Why are the first 1024 ports restricted to the root user only?
Binding is an integral step for server side socket. It’s like providing some address to end-user (server). So, we assign an IP address and a port number for running a server. But we can not provide any random port number to a server. The port numbers from 1 to 1023 are restricted for root user only and we can not assign those ports without having root access.
The reason behind this restriction is that most major network services like HTTP, FTP, SSH, Telnet, POP etc. runs in this range. So, if any one is allowed to run on those port, following circumstances may arise :
- An untrusted user could run a program that listened on these ports for login (access) details.
- An untrusted user could run an unauthorized server application.
Below program verifies the fact that port numbers from 1 to 1023 are restricted for root access.
We use bind() function which returns 0 on success and -1 on failure. We call bind in a loop for different port numbers until it returns 0.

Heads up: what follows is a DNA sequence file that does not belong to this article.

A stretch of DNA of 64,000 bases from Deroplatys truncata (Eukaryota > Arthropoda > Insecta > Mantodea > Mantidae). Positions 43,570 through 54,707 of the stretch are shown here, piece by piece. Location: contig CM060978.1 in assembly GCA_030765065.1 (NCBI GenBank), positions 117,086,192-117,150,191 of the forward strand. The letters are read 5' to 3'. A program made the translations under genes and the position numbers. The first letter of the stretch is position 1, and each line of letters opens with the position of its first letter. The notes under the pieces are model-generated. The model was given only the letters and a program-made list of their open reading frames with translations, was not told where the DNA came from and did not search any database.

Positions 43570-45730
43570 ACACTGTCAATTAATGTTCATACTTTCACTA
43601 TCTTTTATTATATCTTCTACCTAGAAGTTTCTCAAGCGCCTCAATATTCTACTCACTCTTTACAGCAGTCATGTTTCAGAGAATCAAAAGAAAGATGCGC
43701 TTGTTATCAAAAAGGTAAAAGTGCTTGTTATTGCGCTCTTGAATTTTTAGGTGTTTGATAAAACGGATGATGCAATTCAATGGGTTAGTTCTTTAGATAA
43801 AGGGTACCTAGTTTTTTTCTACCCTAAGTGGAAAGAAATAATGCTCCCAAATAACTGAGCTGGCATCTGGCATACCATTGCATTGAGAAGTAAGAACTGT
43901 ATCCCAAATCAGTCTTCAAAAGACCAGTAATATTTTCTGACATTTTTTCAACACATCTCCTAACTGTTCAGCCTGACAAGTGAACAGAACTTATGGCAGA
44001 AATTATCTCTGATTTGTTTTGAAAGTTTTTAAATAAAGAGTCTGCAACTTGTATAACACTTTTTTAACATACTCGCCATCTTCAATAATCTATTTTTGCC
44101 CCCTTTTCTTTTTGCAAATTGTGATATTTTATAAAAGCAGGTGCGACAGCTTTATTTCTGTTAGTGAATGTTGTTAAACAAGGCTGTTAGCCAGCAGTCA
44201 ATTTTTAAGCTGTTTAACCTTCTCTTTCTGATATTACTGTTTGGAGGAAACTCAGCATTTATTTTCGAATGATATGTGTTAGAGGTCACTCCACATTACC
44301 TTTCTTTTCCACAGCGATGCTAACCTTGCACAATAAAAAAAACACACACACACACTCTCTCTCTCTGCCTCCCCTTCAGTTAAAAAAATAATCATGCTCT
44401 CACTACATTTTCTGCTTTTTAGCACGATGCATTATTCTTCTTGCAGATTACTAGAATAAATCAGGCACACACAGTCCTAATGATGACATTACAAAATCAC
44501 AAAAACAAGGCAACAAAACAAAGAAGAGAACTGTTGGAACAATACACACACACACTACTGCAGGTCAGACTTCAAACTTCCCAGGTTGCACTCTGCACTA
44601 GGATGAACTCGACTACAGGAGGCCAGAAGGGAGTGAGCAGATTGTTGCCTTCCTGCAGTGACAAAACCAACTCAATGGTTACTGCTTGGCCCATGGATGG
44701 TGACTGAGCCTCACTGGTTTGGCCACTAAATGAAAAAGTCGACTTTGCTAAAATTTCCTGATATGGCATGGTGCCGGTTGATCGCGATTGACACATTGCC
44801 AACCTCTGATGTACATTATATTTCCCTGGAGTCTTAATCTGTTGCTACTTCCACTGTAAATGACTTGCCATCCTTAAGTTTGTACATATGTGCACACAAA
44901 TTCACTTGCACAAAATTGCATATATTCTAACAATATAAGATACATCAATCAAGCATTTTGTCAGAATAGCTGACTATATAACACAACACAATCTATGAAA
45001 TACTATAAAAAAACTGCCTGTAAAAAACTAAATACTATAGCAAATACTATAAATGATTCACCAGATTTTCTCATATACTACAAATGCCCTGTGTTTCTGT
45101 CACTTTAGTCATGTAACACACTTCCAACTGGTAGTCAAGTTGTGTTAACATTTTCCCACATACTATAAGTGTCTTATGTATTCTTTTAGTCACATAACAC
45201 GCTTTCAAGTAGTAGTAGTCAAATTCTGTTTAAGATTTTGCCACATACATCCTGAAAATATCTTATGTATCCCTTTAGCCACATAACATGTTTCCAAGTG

Server Created Binded Correctly on port number 1024
How to allow non root access to bind below port number 1024?
But there are two method by which we can assign port number less than 1024 without having root privilege :
- Method 1 : Using CAP_NET_BIND_SERVICE to grant low-numbered port access to a process :
For this, we just need to run following command in terminal :
sudo setcap CAP_NET_BIND_SERVICE=+eip /path/to/binary
- Method 2 : Using authbind to grant one-time access, with finer user/group/port control. Let we have to assign port number 80. For this, following steps required :
- Install authbind using any package manager
- Run following two commands one by one in terminal :
sudo touch /etc/authbind/byport/80 sudo chmod 777 /etc/authbind/byport/80
Here, 80 is given in end of command as we are attempting to assign port number 80.
- Now execute following command in terminal
authbind --deep /path/to/binary command line args
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